Mary and the boys, the cabinet, and the secretaries all get covered. It is a nice point to make that in Philadelphia upon being informed of the Baltimore plot, William Seward’s son Frederick went to Robert Lincoln, of all people, to arrange for the first meeting between the fathers who would lead the administration (100). Winkle found five sources for four goodwill trips to hospitals by Mary Lincoln (376). Because eminent men known to Lincoln, like E. E. Ellsworth, E. D. Baker, and J. S. Wadsworth, were killed in war, their friends now “set higher standards for treatment” of the dead. As Lincoln said to John Nicolay, “no man has given himself up to the war with such self-­sacrificing patriotism as Gen’l Wadsworth” (364). Winkle’s book appeared before at least two useful additions to the literature. Robert O’Harrow’s study of General Montgomery Meigs (2016), who helped bring water to town by aqueduct, then defended it, and who oversaw the completion of the U.S. Capitol dome by December 1863, is the first to use the recently decoded shorthand diary of this unheralded hero of the war. Walter Stahr’s sturdy Stanton (2017) could be read in parallel with Winkle’s and others’ works to grasp what that other fortress of a man did to save the Union.

This reader spotted extremely few miscues, such as confusion between Robert Owen and his son Robert Dale Owen (351), and the statement that Mary Dines, an escapee from Maryland, was the “only nurse” for the dying Willie Lincoln, for both Senator and Mrs. Browning, experienced parents, also sat for hours with Willie, even as Winkle notes that Rebecca Pomroy appeared the next day to nurse Tad (359). Stating that William P. Wood, warden of the Old Capitol Prison, had “served with Lincoln on the legal team” in the Manny reaper case in 1858 (should be 1855) might somehow be true, but Wood’s name does not appear in the record (199).

These points are insubstantial and evidence no bias. The fairness with which rebel, Union, white, black, poor, rich, native, and foreign peoples are discussed is exemplary. Sincere disagreement among African American leaders, including clergy, on the merits of colonization, is tellingly evinced. So too the conflicting authority between, say, Ward Hill Lamon as marshal of the District of Columbia, still upholding the Fugitive Slave Act in 1862, and the military but especially the political direction of the times, is in itself a cross-­section of divided understanding, and of what all Americans should know: that a nation-­in-­formation, not a nation with definite and translucent laws from day one, papered Lincoln’s desk every morning. Possibly less important to the nation than to the city itself is that those seventy thousand arrests “ended the city’s storied tradition of spontaneous and organized mob actions” (407). Here George McClellan’s Provost Guard gets some credit, but Lincolnolaters could be forgiven for perceiving the realization of Lincoln’s 1838 desideratum that “reverence for the laws” become the “political religion” of the land. Winkle states that Congress “stubbornly underfunded” the police, street repair, sanitation efforts, and housing for forty thousand refugees at peak (409).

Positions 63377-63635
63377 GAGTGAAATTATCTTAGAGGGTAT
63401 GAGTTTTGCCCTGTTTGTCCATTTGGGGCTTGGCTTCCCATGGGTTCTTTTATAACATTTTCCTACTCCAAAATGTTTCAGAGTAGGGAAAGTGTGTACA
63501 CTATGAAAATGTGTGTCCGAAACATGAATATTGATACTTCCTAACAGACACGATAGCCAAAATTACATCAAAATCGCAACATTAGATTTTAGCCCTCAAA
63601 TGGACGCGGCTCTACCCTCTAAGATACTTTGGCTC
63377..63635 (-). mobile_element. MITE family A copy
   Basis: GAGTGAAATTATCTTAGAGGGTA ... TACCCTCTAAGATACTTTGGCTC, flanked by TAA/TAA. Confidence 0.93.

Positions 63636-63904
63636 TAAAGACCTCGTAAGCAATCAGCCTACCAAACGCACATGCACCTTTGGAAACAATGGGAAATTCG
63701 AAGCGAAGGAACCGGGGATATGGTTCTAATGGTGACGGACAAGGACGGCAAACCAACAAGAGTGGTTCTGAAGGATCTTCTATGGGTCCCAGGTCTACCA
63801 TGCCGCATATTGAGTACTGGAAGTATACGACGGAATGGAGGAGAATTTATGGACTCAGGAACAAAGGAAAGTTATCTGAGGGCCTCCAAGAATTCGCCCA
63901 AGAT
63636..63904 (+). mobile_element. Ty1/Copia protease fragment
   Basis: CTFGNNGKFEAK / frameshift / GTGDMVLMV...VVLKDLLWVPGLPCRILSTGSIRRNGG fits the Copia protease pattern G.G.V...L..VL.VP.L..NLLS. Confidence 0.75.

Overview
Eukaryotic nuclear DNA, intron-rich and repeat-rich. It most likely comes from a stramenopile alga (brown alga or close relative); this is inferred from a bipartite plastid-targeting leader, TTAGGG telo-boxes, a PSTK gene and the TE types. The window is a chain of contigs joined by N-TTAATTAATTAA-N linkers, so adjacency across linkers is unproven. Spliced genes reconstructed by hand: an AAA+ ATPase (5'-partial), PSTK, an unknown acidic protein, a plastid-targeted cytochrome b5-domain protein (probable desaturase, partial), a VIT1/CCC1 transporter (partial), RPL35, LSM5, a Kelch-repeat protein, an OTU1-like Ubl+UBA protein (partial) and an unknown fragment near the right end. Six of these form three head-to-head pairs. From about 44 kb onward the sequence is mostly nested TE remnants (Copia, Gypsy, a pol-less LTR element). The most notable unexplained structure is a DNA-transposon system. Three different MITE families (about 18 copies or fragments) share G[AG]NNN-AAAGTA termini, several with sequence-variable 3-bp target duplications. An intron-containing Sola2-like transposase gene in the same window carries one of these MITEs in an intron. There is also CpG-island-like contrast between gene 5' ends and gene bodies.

Is it coincidence that Winkle chose a title that borrows the name of a leading Southern military academy? The Citadel, still whirring today as a college in Charleston, South Carolina, forged many of the leading rebels of 1861–65. Perhaps it was not a coincidence. After wobbling in April, May, and July 1861, and hearing thunder for two days in July 1864, Lincoln’s “citadel” held back the onslaught, political and military, to become an as yet untouched seat of global power.